The chairmanship of Tautara Incorporation is the only formal position Major Vercoe now holds; the other incorporations now being on a sound footing and administered by his own people, he has left them to the younger generation to run. He also gave up the chairmanship of the Arawa Trust Board, content to play the role of the elder statesman in all tribal affairs.
FROM CRAYFISH TO WOOL
The history of Lake Rotoiti goes back to Ihenga, one of whose dogs discovered the lake when chasing a kiwi, not long after the landing of the Arawa canoe. The dog dived into the water of the lake, ate some fish and freshwater crayfish, caught the kiwi and returned to its master carrying the kiwi in its mouth. Then it vomited up the raw fish and crayfish. Ihenga, led by the dog, then found the lake. Shoals of inanga were leaping on the water. Ihenga named the lake ‘Te roto iti kite a Ihenga,’ thus claiming it as a possession for his children.
It is a long story, still known to the elders, from Ihenga to European times, and as the nineteenth century ended the shores of Lake Rotoiti were still covered with dense forest as in pre-pakeha days. A number of fine carved houses still surrounded the lake, one of them being the meeting house at Mourea belonging to Pokiha Taranui, Major Fox, one of the celebrities of the time.
Much of the Maori land was leased and sold around the end of the nineteenth century, while the Ngati Pikiao's own farming was on a very limited scale.
Rams on the property of Mr T. R. Kingi, Ahuwhenua Trophy winner for Sheep, 1956, came in for much praise from the competition judge. (PHOTO: PETER BLANC)
In the nineteen twenties, the Arawa Trust Board advanced money to twelve people to help them improve their farms. However, advances could not be on a scale that would really place these properties on a good financial basis. The people then formed an incorporation with Messrs H. Tai Mitchell, Morehu Te Kiri Kiri and Peti Tareha as a committee of management, and this committee continued development with a loan from the Waiariki Maori Land Board. Everyone participated in the work of clearing and grassing, without much thought of who the owners were of any particular part, and the work proceeded for some years before money was again exhausted. The full development of the 11,462 acres of Taheke 3D and the other blocks was far beyond the means of the Waiariki Maori Land Board. It was then that the land was brought under the State development scheme, which allowed the work to proceed, with the gradual adding of new Maori land and some purchased blocks as time went on.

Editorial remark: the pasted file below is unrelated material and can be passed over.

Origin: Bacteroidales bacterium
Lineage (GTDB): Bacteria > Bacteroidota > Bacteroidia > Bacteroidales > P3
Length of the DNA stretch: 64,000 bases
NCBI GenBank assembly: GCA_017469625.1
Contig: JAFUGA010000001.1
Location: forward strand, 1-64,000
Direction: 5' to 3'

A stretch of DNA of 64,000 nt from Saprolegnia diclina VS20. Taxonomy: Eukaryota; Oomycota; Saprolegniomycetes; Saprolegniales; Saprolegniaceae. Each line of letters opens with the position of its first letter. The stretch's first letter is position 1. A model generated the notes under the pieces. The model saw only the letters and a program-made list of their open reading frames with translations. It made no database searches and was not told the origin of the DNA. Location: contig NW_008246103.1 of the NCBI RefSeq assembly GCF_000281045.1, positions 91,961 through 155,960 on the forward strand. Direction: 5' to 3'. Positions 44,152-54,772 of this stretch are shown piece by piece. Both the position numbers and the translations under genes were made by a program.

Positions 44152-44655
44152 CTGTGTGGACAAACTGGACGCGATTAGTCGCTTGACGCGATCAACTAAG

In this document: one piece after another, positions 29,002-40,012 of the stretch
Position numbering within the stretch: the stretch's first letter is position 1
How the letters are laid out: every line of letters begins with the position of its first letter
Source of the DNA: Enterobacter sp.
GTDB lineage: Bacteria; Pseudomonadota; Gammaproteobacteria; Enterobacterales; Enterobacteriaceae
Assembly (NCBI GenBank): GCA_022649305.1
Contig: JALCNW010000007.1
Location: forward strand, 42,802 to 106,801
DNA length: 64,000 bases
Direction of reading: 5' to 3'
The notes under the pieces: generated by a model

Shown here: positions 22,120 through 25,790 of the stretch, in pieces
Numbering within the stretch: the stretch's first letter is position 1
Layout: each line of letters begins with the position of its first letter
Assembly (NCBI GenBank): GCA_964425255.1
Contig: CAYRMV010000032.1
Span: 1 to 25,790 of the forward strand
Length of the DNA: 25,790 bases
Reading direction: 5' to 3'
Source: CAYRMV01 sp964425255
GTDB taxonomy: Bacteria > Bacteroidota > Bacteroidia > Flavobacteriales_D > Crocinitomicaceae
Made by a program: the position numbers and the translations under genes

In 1953 the Department of Maori Affairs, handed back Taheke and Okere Blocks to the Maori owners. By that time, their value was thought to be over £200,000 and they were free of debt. In fact some £30,000 cash credits had accumulated. The blocks were also fully stocked. Part of the cash was paid direct to beneficiaries while the rest was held to help the new incorporations in their first year's farming operations. However, the incorporations formed in 1953 were very different from the one which started development thirty years ago. Whereas in those days there was one incorporation for all the people, now there are five: Taheke. Pukahukiwi, Okere, Waerenga and Te Karaka. Two out of the five have managers who are themselves owners in the blocks. The rest have European managers.